Morning Thanks

Garrison Keillor once said we'd all be better off if we all started the day by giving thanks for just one thing. I'll try.

Friday, August 21, 2009

Invisible


Aside from swollen knees, shrunken bladders, and a host of other maladies I'd just as soon not go into, one of the most disconcerting aspects of aging is growing invisibility. As a phenom, I first learned about it in Ralph Ellison's famous novel, Invisible Man, but his claim is race-based--that Blacks are, to most of white society, invisible.

That was book learning--and this white man would be the first to admit that what I feel is not the same. But I remember one Sunday morning ten years ago already, when a young family walked into church, three or four kids behind Mom and Dad, and how I felt clobbered by the realization that this institution--this church--wasn't really about me anymore, but about them, about the young. Odd feeling. It wasn't envy that crept into me; didn't even feel like much of a sin, in fact, just a kind of sharp realization. Just true.

I feel it more and more, it seems, every year--or maybe I'm just conscious of it at times like these when hoardes of young people descend on campus. Invisibility. You get older, the thinner you become, in an odd kind of anthropoligical way.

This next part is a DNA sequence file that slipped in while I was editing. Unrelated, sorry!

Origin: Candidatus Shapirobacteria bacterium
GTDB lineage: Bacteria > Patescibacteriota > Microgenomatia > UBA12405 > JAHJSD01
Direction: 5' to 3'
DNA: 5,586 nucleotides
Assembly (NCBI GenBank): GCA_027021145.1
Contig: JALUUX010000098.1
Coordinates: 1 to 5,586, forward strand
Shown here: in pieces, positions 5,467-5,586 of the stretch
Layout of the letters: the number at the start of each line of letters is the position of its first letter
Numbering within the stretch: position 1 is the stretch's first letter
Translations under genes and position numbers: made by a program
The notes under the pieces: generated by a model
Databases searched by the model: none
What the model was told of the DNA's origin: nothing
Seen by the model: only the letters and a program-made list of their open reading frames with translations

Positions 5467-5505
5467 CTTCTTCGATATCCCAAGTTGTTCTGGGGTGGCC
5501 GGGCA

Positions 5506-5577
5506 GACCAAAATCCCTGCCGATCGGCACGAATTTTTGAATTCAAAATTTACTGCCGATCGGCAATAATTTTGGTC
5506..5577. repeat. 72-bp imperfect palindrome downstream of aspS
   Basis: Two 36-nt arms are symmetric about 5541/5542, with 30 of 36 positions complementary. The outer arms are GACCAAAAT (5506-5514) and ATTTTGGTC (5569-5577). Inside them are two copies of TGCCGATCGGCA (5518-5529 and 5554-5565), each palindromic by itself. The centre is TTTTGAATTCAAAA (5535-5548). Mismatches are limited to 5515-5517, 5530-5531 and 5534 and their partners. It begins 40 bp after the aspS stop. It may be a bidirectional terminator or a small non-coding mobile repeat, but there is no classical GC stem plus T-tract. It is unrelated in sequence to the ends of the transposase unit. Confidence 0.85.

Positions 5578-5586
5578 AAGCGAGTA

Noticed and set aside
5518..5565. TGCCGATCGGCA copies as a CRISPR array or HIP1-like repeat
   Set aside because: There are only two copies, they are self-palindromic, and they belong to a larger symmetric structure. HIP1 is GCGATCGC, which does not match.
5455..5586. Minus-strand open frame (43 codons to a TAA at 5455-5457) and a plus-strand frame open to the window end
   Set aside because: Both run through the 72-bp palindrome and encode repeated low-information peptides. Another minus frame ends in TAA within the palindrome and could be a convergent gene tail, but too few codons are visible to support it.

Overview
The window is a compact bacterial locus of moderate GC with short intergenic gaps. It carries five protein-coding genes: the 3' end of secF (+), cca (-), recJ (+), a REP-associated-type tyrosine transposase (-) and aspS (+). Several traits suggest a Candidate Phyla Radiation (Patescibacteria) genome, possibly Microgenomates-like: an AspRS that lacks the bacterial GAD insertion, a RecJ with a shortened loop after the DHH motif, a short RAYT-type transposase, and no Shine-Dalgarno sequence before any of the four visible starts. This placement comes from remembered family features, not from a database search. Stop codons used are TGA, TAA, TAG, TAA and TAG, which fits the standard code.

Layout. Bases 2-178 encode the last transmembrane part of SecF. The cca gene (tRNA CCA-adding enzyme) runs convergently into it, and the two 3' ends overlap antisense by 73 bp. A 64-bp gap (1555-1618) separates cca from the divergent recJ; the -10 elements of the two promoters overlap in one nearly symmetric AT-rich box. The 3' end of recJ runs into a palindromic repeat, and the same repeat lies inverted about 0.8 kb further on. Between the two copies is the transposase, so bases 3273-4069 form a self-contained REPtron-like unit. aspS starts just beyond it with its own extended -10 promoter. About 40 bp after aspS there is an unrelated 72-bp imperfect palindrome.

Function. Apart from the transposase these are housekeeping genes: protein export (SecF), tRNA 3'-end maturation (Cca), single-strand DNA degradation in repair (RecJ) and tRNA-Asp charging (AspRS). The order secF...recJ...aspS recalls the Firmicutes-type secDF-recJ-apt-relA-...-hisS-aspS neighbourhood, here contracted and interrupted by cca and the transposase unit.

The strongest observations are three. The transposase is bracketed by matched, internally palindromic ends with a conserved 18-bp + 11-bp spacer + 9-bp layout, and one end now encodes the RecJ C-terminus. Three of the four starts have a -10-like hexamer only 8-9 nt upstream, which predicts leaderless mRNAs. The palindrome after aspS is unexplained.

Maybe that's why I loved this morning's poem from the Writer's Almanac.

Straightpins by Jo McDougall
 
Growing up in a small town,
we didn't notice
the background figures of our lives,
gray men, gnarled women,
dropping from us silently
like straightpins to a dressmaker's floor.
The old did not die
but simply vanished
like discs of snow on our tongues.
We knew nothing then of nothingness
or pain or loss--
our days filled with open fields,
football,
turtles and cows.
One day we noticed
Death has a musty breath,
that some we loved
died dreadfully,
that dying
sometimes takes time.
Now, standing in a supermarket line
or easing out of a parking lot,
we realize
we've become the hazy backgrounds
of younger lives.
How long has it been,
we ask no one in particular,
since we've seen a turtle
or a cow?
 
from Satisfied with Havoc. (c) Autumn House Press, 2004.

Yeah. Sheesh, I wish I'd written that.

1 comment:

Anonymous said...

The Eastern Box Turtle grows old gracefully,some for decades, even to an age of eighty. All that time its hard carapace (shell) and its plastron ("skidplate") protect it when threatened. It really knows when to "clam up." (See Wikipedia article.)